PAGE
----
God: 1, Humanity: 0

Smart people succumb to the comfort of dimwitted platitudes like the rest of us. Perhaps it reassures them. In his essay “Science and Religion”, Einstein disappoints by choosing what Freud referred to as “a dull Christian ending” in reference to Dostoevsky’s limp of an epilogue at the end of Crime and Punishment. What a shame that Einstein did not use that beautiful mind of his to come up with an original cosmology! Instead he chooses the safe path, the idea that, in the words of Dostoevsky in the Brothers Karamazov, “without God everything is permitted”. How convenient for our governments and churches, among other self- proclaimed purveyors of the good news. A quick review of human atrocities across the centuries will reveal the opposite. Humanity uses God, or the religious impulse inhabiting humanity like a restless tapeworm, to justify every sort of ignominy, like a premium members card for all manner of atrocities and institutionalized buffoonery. We entered the platinum club about a hundred years ago.

Of course, Einstein tells us “religion is concerned with man’s attitude toward nature at large, with the establishing of ideals for the individual and communal life, and with mutual human relationship.” We also learn that religion uses tradition to inculcate values and brotherly love through tradition and simple narratives. How comforting to know that Einstein paid attention in Sunday school for the rest of us. Rather than use his unique stature as an internationally renowned man of science to criticize human societies for their lack of reason, generosity, and imagination, Einstein chooses to remain firmly ensconced in the mainstream delusions of his time. The dangers of the religious impulse extend far beyond religion itself. It conditions our unquestioning acceptance of hierarchy, our infatuation with meaningless iconography, our prurience, and our unreasonable hatred of our neighbors. It’s no wonder the best Christians abandon the Church. And yet, Einstein persists in repeating this nonsense in the aftermath of two wars made possible by humanity’s willingness to kneel before abstractions and prophets. Nice job, Einstein.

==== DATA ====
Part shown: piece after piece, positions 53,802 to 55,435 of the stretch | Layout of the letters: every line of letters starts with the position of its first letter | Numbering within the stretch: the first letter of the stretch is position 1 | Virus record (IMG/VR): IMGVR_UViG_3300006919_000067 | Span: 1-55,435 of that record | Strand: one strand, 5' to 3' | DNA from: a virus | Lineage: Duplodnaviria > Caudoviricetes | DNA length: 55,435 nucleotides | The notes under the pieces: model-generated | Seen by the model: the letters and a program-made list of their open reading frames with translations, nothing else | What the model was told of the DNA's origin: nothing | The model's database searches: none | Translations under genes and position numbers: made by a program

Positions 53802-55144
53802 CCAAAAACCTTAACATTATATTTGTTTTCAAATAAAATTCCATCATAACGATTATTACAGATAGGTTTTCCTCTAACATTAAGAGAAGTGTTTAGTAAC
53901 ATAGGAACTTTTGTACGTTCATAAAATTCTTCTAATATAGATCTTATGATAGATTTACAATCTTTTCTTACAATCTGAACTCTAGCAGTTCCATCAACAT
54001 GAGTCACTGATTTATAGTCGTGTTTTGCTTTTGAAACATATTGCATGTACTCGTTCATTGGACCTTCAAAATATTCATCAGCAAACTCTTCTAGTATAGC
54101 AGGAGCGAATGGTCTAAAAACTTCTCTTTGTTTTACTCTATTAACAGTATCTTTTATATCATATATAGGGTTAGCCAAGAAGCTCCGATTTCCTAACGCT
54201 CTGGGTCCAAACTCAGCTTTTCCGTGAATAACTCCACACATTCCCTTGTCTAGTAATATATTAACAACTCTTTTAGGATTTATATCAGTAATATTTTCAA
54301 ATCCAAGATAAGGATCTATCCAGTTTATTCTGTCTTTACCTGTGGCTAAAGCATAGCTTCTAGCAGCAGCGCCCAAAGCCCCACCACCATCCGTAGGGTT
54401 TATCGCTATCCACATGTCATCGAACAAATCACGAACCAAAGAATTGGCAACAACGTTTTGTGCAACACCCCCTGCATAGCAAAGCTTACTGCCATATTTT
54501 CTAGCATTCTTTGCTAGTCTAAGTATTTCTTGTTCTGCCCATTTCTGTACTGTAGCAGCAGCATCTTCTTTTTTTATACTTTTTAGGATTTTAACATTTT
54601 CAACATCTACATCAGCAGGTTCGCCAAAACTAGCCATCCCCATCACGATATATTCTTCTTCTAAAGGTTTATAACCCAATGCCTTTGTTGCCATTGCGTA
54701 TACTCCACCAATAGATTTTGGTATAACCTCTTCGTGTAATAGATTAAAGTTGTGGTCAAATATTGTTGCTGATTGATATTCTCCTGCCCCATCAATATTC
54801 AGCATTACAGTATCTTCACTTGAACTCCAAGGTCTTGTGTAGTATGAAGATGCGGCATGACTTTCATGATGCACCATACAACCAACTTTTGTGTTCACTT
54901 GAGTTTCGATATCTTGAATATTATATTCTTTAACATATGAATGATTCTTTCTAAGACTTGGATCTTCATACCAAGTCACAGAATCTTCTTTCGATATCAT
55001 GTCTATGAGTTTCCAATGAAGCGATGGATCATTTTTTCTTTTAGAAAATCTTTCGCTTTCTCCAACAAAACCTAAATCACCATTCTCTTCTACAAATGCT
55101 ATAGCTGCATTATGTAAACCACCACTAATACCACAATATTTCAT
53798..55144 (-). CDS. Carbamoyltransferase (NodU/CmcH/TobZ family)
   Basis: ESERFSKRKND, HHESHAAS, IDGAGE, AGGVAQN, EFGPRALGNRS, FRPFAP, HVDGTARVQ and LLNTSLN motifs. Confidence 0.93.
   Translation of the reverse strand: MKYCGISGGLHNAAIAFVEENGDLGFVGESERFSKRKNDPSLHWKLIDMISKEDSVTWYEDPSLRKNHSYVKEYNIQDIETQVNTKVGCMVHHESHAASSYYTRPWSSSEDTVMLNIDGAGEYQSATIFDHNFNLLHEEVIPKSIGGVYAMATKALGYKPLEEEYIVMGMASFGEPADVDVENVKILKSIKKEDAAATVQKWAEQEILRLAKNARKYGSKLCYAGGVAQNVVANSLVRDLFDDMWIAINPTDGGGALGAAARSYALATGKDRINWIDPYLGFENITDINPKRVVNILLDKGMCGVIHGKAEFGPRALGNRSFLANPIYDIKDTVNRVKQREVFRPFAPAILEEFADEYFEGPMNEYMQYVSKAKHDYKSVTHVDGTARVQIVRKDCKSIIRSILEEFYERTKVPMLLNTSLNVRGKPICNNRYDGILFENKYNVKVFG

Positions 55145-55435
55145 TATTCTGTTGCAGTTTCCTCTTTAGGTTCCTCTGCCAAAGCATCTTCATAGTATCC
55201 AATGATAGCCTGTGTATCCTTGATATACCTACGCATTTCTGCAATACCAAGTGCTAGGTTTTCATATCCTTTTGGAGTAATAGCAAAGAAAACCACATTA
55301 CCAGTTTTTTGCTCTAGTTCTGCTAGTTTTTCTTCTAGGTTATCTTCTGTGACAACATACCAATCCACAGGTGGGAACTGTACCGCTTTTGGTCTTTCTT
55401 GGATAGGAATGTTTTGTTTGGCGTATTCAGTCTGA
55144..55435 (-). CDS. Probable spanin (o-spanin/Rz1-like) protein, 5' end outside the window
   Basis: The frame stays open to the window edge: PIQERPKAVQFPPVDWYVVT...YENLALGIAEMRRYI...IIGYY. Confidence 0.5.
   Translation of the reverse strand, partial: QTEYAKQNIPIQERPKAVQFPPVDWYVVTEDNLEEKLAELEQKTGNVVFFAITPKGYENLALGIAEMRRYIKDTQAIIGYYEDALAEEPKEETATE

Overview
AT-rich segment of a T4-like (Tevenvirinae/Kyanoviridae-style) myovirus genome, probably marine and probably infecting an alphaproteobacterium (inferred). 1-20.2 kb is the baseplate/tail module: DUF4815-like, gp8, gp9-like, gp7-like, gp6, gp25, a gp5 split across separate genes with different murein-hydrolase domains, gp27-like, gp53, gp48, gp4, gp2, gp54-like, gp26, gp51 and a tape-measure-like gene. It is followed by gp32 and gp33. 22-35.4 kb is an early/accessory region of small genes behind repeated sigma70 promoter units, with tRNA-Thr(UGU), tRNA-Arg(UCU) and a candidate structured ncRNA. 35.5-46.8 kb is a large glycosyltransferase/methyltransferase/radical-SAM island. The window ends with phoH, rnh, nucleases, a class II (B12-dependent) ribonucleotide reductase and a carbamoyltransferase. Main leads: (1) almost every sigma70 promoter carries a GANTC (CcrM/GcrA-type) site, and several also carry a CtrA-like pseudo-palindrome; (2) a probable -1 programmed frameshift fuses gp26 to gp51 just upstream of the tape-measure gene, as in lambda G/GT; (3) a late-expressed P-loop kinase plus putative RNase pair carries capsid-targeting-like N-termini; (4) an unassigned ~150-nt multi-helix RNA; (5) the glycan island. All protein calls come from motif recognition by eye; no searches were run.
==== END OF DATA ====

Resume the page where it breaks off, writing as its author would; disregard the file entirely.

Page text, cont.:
3 thoughts on “God: 1, Humanity: 0

  1. I see where you are coming from, but Einstein is not complimenting the Church, merely saying that christianity invokes a moral code, and a moral code is necessary when dealing with science. One must have boundaries. If the realization of communism thought us anything, it was that human nature cannot be trusted. A moral code that is widely accepted, such as religion, keeps human nature in check. Besides, science cannot, as of now, tell us where all the matter in the universe and the universe itself came from. Nothing comes from nothing, so where did everything come from? Religion answers this question, while science cannot.

  2. I think it is important to distinguish between a facile endorsement of Christianity and an argument for the symbiosis of science and morality. In my opinion, Einstein was firmly working towards the latter category. He epitomizes this view most pithily with his epithet “science without religion is lame, religion without science is blind.” (Einstein) As you noted, a large number of “ignominies” throughout history have indeed been justified on religious grounds or with the dubious interpretation of a particular religious text. However, Einstein acknowledges this as well, noting that “a conflict arises when a religious community insists on the absolute truthfulness of all statements recorded in the Bible … these conflicts have all sprung from fatal errors.” (Einstein) Einstein too sees the shortcomings of both science and religion; in fact, these shortcomings constitute the basis for this writing. However imperfect they may be individually, his argument is that they are complementary and interdependent modes of thought and organization for humanity.

  3. To generalize and say all the best people left the church seems a little far fetched. It is unfair to say that in such a black and white tone, since history after all is more about finding the various shades of grey within the past. While I can see the author’s argument, it feels as if there’s a vendetta against Eisenstein and religion underlying the tone of this piece.

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